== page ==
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So get out your seat and jump around! Jump around!
Jump around!
Jump around!
Jump up, jump up and get down!
Jump! Jump! Jump! Jump! (Everybody jump)
Jump! Jump! Jump! Jump!
Jump! Jump! Jump! Jump! (Everybody jump)
Jump! Jump! Jump! Jump!

Remember that ol’ song?

When I started my career transition, I had an old school mentality about “job-hopping.” I’d always heard you needed to stay at each job at least 1 – 2 years otherwise, you’d get a bad reputation for being a job-hopper.

So I stayed. And stayed. And stayed. And stayed some more until I painted myself into a corner. I was so niched into a tiny field that I couldn’t see a way out. It took me a few years but I finally figured it out. I figured out how to jump around and I took full advantage of this new superpower.

When I took that last job in engineering, it was miserable. I had tried to transition careers before but got sucked into one last job with Zeiss. I didn’t even last a year.

Then Bank of America hired me as a contractor.

And 7 months later, I left my 8-month contract, and Wells Fargo hired me as a permanent employee.

And 11 months later, Microsoft recruited me.

So count ’em up. From May 2017 – Oct 2018 (18 months total), I had four different jobs (left Zeiss > BofA > WF > MSFT). Connect with me on LinkedIn and see it all! I broke all the rules of having to stay in a job for a minimum of 1 – 2 years.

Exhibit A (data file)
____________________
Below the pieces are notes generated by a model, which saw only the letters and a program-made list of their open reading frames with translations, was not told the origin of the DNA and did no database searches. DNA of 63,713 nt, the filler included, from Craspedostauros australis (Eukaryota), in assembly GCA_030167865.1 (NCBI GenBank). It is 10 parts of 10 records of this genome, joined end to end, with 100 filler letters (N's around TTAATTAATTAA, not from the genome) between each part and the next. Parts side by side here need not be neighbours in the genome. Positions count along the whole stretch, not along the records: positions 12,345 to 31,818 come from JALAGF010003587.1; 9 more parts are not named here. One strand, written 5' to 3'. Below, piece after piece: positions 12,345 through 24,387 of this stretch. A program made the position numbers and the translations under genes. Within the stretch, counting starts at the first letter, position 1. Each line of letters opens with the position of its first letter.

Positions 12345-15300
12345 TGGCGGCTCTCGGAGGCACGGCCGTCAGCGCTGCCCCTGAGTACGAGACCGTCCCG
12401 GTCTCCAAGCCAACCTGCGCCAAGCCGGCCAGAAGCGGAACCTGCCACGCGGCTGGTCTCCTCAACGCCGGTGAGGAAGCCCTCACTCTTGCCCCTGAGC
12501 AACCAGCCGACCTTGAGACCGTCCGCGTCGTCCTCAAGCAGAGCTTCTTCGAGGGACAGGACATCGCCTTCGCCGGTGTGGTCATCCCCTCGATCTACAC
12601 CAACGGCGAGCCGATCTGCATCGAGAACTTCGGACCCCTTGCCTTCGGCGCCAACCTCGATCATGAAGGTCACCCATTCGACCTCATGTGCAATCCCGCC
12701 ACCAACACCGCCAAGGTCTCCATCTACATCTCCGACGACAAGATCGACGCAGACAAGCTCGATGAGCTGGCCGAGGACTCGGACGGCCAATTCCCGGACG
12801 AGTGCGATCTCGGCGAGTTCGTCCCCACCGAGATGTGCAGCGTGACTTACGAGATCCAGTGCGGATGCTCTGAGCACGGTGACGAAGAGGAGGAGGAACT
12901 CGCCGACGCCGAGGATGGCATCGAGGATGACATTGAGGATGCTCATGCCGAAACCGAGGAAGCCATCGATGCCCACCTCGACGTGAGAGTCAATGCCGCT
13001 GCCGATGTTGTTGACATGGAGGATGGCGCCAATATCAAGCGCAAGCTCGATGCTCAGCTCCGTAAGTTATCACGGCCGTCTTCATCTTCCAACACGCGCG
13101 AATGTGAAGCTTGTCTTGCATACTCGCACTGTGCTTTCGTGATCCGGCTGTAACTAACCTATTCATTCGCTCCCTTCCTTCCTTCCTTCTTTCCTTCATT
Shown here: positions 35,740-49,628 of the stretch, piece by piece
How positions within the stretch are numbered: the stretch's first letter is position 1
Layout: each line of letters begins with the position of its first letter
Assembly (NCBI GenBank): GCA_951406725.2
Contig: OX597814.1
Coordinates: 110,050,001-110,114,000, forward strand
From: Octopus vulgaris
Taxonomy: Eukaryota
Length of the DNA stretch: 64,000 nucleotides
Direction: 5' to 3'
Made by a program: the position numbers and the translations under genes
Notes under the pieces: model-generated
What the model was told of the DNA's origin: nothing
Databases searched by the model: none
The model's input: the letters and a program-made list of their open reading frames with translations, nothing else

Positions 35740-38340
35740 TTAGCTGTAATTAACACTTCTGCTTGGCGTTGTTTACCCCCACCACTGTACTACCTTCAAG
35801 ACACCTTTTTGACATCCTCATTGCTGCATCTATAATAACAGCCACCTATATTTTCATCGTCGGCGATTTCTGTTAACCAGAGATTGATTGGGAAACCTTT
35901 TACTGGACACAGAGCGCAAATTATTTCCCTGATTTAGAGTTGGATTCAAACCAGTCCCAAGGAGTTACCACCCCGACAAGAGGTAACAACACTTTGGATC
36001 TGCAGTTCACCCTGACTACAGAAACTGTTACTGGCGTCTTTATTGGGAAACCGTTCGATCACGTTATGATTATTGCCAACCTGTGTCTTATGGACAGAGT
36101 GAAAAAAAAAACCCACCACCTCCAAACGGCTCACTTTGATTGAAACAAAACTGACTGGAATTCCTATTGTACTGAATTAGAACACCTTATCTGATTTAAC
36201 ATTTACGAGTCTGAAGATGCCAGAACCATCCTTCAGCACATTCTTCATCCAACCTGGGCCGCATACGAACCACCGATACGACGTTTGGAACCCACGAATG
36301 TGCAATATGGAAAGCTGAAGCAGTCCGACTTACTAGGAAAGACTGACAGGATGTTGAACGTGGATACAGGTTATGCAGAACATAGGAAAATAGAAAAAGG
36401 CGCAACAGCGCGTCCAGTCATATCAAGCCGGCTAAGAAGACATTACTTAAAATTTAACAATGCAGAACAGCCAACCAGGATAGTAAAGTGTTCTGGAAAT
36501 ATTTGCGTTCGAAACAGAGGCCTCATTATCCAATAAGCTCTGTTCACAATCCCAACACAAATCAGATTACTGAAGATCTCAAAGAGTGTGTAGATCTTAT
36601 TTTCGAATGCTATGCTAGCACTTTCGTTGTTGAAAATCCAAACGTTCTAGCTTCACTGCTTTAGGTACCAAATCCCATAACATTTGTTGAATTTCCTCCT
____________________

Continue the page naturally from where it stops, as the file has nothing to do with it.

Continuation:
I committed career suicide by jumping around.

I showed the world that I didn’t have staying power.

I showed employers that I wasn’t reliable.

I had a bad reputation as a job hopper.

And along the way, I doubled my salary.

Oh, and if I’m good enough for Microsoft, then I think my job-hopper reputation must be ok.

So now whenever a client asks about job hopping, I tell them my story. I remind them that employers generally pay more to bring someone in from an outside company than they will to retain a current employee.

Once you’re in, you’re in. Most people get comfortable, they get lazy and don’t make the effort to move. Employers know this. But if the company wants good talent with a diverse outside perspective, they’re more willing to pay more for it.

And if you’re willing to take charge of your career, take risks, and move into roles where you’ll grow, you’ll get rewarded both professionally and financially.